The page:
Wall Street pre-bell Monday is optimistic, with U.S. stock index futures pointing to an opening bell up 0.50% or more from Friday’s close, with the Nasdaq even higher. European bourses are trading markedly higher, while Asian exchanges closed broadly up, as the weekend passed without a missile launch from North Korea, reducing perceived tensions. Gold, yen and sovereign bonds weakened. Hurricane Irma has landed in Florida, but has been downgraded to a Category 1 storm. Oil is trading at $47.85 a barrel and 10-year U.S. Treasuries offer 2.06%.
The economic and the earnings calendars are vacant.
In Europe, the British FTSE 100 is up 0.51%, the Euronext 100 is up 1.03%, the French CAC 40 is up 1.16%, and the German DAX is up 1.11%.
In the futures, the S&P 500 is up 0.55%, the Nasdaq is up 0.77% and the Dow is up 0.55%.
Asian stock markets generally rallied Monday, on the no-show N. Korean missile. Also mainland China’s central bank, the People’s Bank of China said it would cut certain foreign-exchange rules, indicating the bank thought the yuan was strong enough, and possibly indicating monetary easing ahead. Hong Kong and Tokyo gained solidly, while Shanghai ended in the green. Other regional exchanges were higher, with the Kospi in Seoul up 0.66%.
The Nikkei 225 shook off a couple soft weeks on a strong rally, up 1.41% on the Korea outlook. A softer yen boosted exporters, while strong machinery orders undergirded sentiments, said analysts. Some short-traders were forced to cover positions.
The benchmark Nikkei 225 opened higher and gained modest ground in the morning session, before trading flat through the afternoon to finish up 270.95 to 19,545.77. Gaining shares outnumbered losers 201 to 17.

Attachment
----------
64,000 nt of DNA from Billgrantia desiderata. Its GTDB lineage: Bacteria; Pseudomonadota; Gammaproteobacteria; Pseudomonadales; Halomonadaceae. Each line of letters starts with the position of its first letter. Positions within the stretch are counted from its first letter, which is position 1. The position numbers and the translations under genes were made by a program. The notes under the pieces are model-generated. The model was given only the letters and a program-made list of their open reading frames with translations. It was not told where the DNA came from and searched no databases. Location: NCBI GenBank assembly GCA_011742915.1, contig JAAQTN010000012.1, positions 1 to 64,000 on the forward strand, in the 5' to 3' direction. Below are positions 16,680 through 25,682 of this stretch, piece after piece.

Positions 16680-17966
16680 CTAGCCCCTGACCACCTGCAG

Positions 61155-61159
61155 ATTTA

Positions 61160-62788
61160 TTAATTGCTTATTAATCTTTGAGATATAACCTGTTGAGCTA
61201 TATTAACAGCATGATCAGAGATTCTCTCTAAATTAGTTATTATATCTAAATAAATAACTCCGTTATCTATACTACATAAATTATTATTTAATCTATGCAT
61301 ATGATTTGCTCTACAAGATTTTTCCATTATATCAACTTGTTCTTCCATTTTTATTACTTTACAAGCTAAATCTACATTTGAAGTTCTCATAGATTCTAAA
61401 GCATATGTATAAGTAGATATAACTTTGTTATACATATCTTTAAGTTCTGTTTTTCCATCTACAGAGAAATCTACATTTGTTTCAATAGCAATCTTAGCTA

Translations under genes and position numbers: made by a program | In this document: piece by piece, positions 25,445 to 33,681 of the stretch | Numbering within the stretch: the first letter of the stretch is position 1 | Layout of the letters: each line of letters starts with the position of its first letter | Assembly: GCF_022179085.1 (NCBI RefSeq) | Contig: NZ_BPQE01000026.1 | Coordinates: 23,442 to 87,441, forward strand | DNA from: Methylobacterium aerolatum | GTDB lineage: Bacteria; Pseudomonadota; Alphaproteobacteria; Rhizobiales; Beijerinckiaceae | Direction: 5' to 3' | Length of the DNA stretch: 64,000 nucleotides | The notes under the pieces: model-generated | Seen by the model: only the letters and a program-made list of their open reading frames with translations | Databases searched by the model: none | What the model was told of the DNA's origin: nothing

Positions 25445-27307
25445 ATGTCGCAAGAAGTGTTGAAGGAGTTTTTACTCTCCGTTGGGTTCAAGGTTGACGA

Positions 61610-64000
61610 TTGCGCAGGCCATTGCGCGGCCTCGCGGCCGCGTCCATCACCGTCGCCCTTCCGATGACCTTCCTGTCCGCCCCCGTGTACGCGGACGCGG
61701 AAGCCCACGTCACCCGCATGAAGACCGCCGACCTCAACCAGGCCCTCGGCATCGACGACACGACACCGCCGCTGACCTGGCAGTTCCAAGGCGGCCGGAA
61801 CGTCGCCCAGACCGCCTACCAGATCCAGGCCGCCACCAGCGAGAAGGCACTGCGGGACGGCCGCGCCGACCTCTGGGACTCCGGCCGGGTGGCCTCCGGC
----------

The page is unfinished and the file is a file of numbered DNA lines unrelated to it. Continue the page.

In other news, Japan’s core private-sector machinery orders rose 8.0% in July from June, to $7.91 billion.
Leading the upside were cyber-security house Trend Micro (TMICY, 4704:Tokyo), up 5.3%; followed by chemical concern Taiyo Yuden (TYOYY, 6976:Tokyo), up 5.3%; and then industrial robot-maker Yaskawa Electric (YASKY, 6506:Tokyo), up 5.0%.
On the downside were Sumitomo Metals (SMMYY, 5713:Tokyo), off 2.9%; and then non-ferrous metals maker Dowa Holdings (DWMNF, 5714:Tokyo), off 0.7%.
The Hong Kong Hang Seng Index stepped ahead 1.04%, as traders embraced the lack of a missile test by North Korea, and also mainland China’s central bank, the People’s Bank of China, tabling rules to support their currency, the yuan.
The broad gauge Hang Seng rose 286.66 to 27,955.13, as gaining shares outnumbered losers 43 to six.
Leading the upside were media-internet giant Tencent (700:HK), up 2.8%; followed by Apple supplier AAC Technologies (2018:HK), up 2.7%; and then Sino Land (83:HK), up 2.6%.
On the downside were Macau gaming house Sands China (1928:HK), off 0.7%; and then natural-gas distributor Kunlun Energy (135:HK), off 0.5%.
On the mainland, the Shanghai Composite rose 0.33% to 3,376.42.
On the other exchanges, the Taiwan TWSE lost 0.36%; the Australian ASX 200 inclined 0.71%; the Singapore Straits Times Index was flat; and the Thai Set gained 0.12%. In late trading in Mumbai, the Sensex was up 0.60%.